All four pieces of gun control legislation proposed in the wake of the Orlando terror shooting failed to garner enough support to pass the Senate on Monday.
The two headline proposals, amendments to a spending bill, were offered up by Democratic Sen. Dianne Feinstein of California and Republican Sen. John Cornyn of Texas and focused on suspected terrorists being able to purchase weapons.
The other proposals, from Republican Sen. Chuck Grassley of Iowa and Democratic Sen. Chris Murphy of Connecticut focused on background checks.
Each amendment needed 60 votes to pass.
The Feinstein-backed bill, favoured by Senate Democratic gun-control activists, would have effectively barred individuals on the terror watch list from purchasing firearms by allowing the attorney general to stop sales. It failed on a 47-53 vote.
The bill first failed on a 54-45 virtual party-line vote after the San Bernardino shooting. Sen. Mark Kirk of Illinois was the only Republican to vote in favour of the legislation, which he still backs, while Sen. Heidi Heitkamp of North Dakota was the lone Democrat to vote against it. Democratic Sen. Mark Warner of Virginia did not vote.
This time around, Warner and Republican Sen. Kelly Ayotte of New Hampshire voted for the bill. Heitkamp still voted against the legislation.
“We’re just asking for people to come into this country and go out and buy a gun,” Feinstein said during a conference call with reporters last Monday, later adding: “Even if you’re a suspected terrorist, you can go out and buy a gun. And that’s just not right. So I hope there will be a change.”
Opponents to the Feinstein bill aru ged that because individuals could be placed on a terror watch list without being found guilty of a crime, the bill could have resulted in US citizens on the list to be stripped of their Second Amendment right without due process. There have been multiple cases in which individuals have been wrongly put on the list.
“Is going after the Second Amendment how you stop terrorism? No,” House Speaker Paul Ryan said Thursday during his weekly press briefing. “That’s not how you stop terrorism.”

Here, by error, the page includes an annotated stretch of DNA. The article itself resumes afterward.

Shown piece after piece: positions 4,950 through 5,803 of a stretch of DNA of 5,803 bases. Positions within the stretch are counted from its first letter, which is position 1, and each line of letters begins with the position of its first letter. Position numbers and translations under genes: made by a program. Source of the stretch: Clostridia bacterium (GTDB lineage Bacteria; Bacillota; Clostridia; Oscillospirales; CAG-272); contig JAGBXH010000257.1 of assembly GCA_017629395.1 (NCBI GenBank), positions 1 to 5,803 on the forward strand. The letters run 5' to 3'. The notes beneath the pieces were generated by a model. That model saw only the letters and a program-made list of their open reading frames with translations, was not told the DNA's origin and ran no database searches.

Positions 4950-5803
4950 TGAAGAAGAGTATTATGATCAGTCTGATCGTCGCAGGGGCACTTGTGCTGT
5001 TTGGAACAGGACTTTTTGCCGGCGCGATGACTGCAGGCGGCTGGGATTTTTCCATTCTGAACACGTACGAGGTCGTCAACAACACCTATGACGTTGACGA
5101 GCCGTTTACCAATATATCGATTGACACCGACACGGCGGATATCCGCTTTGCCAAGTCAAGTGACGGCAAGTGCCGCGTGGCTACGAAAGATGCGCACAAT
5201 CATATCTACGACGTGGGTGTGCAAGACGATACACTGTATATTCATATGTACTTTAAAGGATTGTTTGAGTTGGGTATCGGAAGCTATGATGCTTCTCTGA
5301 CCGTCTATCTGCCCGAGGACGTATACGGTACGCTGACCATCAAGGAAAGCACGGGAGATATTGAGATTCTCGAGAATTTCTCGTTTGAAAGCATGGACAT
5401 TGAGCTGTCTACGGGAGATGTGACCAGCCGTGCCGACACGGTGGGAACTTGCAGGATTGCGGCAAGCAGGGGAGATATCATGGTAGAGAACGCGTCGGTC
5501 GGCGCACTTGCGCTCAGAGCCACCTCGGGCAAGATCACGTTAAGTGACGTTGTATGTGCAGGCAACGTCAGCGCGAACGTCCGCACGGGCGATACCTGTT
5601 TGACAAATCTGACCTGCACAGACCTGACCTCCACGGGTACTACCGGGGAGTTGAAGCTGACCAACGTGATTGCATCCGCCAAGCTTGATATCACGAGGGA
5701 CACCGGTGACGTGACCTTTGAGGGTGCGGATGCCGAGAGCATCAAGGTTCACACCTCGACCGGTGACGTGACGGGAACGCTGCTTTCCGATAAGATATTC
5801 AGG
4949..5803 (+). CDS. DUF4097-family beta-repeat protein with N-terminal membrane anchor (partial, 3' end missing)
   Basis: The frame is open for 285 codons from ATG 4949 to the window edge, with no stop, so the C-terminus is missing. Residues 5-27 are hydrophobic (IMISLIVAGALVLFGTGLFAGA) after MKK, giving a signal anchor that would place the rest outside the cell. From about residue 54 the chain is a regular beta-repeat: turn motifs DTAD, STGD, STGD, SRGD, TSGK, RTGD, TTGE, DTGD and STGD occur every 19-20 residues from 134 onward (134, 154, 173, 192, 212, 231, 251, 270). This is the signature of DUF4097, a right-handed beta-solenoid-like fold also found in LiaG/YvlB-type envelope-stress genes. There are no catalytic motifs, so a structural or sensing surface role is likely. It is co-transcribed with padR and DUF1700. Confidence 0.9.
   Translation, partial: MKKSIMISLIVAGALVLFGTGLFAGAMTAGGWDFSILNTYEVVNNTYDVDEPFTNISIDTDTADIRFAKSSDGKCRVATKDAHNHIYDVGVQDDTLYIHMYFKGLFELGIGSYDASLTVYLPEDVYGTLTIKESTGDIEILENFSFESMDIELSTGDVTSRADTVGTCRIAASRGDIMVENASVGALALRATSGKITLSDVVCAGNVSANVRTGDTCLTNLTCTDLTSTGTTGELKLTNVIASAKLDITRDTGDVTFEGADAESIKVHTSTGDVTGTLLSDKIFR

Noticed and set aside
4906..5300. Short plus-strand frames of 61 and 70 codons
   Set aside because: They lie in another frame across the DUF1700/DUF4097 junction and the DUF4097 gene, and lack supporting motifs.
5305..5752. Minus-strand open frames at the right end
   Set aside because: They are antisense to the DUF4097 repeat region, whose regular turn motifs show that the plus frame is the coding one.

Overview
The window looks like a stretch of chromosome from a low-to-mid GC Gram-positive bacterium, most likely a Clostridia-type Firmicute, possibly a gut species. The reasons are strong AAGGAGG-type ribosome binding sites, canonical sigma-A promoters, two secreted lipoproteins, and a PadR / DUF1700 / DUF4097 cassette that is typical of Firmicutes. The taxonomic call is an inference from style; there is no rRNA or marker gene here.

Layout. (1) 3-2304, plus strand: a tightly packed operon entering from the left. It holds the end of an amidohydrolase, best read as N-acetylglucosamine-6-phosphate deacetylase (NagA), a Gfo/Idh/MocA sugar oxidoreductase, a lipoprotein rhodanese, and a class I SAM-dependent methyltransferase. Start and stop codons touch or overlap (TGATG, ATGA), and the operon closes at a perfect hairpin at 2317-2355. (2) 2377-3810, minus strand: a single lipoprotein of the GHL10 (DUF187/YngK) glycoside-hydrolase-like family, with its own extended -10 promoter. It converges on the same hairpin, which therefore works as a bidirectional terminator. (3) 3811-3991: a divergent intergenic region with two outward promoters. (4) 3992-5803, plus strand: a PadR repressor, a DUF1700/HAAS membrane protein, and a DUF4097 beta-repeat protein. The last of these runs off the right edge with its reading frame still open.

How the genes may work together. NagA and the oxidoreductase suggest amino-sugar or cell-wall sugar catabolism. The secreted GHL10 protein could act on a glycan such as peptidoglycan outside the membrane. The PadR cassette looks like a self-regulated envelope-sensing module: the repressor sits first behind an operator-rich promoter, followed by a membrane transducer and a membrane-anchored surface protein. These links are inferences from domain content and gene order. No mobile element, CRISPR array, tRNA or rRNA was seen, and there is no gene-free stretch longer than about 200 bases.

The Cornyn bill, backed by Senate Republicans and the National Rifle Association, was a slightly altered version of the Shield Act proposed by the senator last year that failed. This time around, the Cornyn bill failed on a 53-47 vote.
The Cornyn proposal aimed to stop those suspected of terrorism from purchasing a firearm while also accounting for due process. The legislation would have authorised the attorney general to put a three-day hold on a firearm sale for an individual on the terror watch list. Authorities would then have had the three days to show probable cause before a judge to permanently stop the sale.
“What law enforcement wants to do 90% of the time, 99% of the time, is let it go through,” NRA CEO Wayne LaPierre told CBS’s “Face the Nation” on Sunday. “They want to watch it. They want to build a case. They want to build patterns.”
“The accommodation is the Cornyn bill, which does exactly what law enforcement set up,” he continued. “It codifies the whole thing … And it provides due process for the good people. And it gives law enforcement the ability where they can conduct these investigations and it won’t blow what they’re doing.”
Senate Democrats and gun-control advocates had come out strongly against the Cornyn bill – the one bill that would have taken fewer votes from across the aisle to pass.
“The Cornyn bill, which is the last version that I saw, creates a really impossible hurdle for the FBI,” Booker said during a Thursday CNN interview. “If they have someone under investigation, they’re going to have three days to mount a court challenge to block them, expose their investigation, and create an environment where that terrorist, now being notified, will say, ‘You know what? Instead of going to that brick-and-mortar federally licensed gun dealer, I’m just going to go buy off the internet.’ That’s where it falls down.”
Sen. Chuck Schumer of New York called the bill a wolf “in sheep’s clothing” during a Thursday news conference, adding that under Cornyn’s proposal “every terrorist will get a gun.”
“If the FBI had that evidence, they would have arrested them in the first place,” he said. “It’s a fake. It’s a way to say they’re doing something when they’re doing nothing.”
A “whole court case in three days?” he continued. “Who would think that would make any sense?”
Business Insider Emails & Alerts
Site highlights each day to your inbox.